Life after Death: A Field Experiment with Small Businesses on Information Frictions, Stigma, and Bankruptcy

45 Pages Posted: 13 Feb 2023 Last revised: 12 Jul 2023

See all articles by Shai Bernstein

Shai Bernstein

Harvard University - Business School (HBS)

Emanuele Colonnelli

University of Chicago - Booth School of Business

Mitchell Hoffman

University of Toronto - Rotman School of Management; National Bureau of Economic Research (NBER)

Benjamin Charles Iverson

Brigham Young University

Multiple version iconThere are 2 versions of this paper

Date Written: February 2023

Abstract

In an RCT with US small businesses, we document that a large share of firms are not well-informed about bankruptcy. Many assume that bankruptcy necessarily entails the death of a business and do not know about Chapter 11, where debts are renegotiated so that the business can continue operating. Firms also exhibit bankruptcy-related stigma, believing that bankruptcy is embarrassing, a sign of failure, and a negative signal to employees and customers. Short educational videos that address information or stigma increase knowledge and decrease stigma, both immediately and durably over 4 months. Videos increase reported interest in using Chapter 11 bankruptcy and increase intended debt and investment. However, we do not observe long-term real effects. A survey of bankruptcy attorneys and judges points to entrepreneurs’ overconfidence and, to a lesser extent, excessive perceived legal fees as first-order frictions explaining the limited real impact of treatments that only address information and stigma.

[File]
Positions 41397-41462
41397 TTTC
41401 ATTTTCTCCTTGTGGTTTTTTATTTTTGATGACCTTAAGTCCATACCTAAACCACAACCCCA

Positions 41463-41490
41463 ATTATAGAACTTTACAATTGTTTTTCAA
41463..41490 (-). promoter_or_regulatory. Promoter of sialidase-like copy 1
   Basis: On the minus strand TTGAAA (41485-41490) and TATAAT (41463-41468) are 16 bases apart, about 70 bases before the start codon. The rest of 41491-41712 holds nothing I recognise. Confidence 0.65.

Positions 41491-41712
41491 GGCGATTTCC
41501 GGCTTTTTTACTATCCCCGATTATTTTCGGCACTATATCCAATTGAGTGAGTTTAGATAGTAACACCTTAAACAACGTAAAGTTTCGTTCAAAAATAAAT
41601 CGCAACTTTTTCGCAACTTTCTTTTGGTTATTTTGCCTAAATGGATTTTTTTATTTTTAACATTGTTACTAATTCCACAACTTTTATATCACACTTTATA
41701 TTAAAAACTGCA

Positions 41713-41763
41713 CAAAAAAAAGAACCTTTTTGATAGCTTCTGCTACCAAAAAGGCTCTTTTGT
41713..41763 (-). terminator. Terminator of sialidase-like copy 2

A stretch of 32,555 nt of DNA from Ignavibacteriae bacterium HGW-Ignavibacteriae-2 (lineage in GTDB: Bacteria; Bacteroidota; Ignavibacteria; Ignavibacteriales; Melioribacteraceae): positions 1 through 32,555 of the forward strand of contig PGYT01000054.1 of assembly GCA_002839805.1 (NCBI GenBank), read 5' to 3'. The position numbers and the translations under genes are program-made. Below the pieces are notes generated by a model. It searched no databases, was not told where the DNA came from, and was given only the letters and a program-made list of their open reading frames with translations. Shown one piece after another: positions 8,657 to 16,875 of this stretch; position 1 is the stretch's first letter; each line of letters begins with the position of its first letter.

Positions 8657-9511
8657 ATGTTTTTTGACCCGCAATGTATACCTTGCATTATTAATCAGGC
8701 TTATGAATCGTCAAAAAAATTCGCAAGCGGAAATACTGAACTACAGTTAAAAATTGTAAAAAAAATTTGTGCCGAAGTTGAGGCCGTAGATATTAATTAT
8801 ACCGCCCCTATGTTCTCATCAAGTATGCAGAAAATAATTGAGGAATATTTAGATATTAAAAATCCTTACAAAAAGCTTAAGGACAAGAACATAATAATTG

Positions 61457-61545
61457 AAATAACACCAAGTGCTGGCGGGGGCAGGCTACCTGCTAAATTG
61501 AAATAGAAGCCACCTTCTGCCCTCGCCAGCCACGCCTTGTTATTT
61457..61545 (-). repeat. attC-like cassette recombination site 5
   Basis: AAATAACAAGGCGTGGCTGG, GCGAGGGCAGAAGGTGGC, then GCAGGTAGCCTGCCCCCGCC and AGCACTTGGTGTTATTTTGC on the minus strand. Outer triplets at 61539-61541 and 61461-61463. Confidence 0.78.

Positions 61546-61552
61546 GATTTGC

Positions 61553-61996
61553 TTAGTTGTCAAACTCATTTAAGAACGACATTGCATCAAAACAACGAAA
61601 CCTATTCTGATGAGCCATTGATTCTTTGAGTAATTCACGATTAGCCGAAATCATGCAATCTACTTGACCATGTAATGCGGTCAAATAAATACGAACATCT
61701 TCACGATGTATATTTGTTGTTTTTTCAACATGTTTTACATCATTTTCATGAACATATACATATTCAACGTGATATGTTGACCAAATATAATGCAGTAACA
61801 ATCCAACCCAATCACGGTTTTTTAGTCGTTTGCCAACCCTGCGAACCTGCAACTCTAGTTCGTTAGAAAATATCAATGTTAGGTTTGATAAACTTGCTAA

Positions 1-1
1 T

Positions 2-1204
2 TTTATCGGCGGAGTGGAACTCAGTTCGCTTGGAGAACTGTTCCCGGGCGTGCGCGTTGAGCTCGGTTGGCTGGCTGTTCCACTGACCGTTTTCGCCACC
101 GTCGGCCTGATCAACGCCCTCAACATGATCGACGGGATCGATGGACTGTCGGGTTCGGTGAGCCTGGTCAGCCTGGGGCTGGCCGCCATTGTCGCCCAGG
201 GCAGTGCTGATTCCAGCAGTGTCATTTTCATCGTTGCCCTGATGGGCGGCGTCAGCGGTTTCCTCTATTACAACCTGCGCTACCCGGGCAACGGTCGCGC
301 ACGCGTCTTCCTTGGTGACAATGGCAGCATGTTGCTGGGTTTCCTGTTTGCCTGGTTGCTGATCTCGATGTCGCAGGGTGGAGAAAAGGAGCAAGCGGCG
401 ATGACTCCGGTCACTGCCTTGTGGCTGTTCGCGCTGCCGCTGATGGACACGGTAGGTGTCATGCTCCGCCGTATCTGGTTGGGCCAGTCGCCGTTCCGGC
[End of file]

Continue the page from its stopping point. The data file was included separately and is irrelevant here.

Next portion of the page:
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Suggested Citation

Bernstein, Shai and Colonnelli, Emanuele and Hoffman, Mitchell and Iverson, Benjamin Charles, Life after Death: A Field Experiment with Small Businesses on Information Frictions, Stigma, and Bankruptcy (February 2023). NBER Working Paper No. w30933, Available at SSRN: https://ssrn.com/abstract=4356216 or http://dx.doi.org/10.2139/ssrn.4356216

Shai Bernstein (Contact Author)

Harvard University - Business School (HBS) ( email )

Boston, MA 02163
United States

Emanuele Colonnelli

University of Chicago - Booth School of Business ( email )

HOME PAGE: http://emanuelecolonnelli.com

Mitchell Hoffman

University of Toronto - Rotman School of Management ( email )

105 St. George Street
Toronto, Ontario M5S1S4
Canada
6503802822 (Phone)
M5S2J6 (Fax)

HOME PAGE: http://https://sites.google.com/site/mhoffman2

National Bureau of Economic Research (NBER) ( email )

1050 Massachusetts Avenue
Cambridge, MA 02138
United States

Benjamin Charles Iverson

Brigham Young University ( email )

United States

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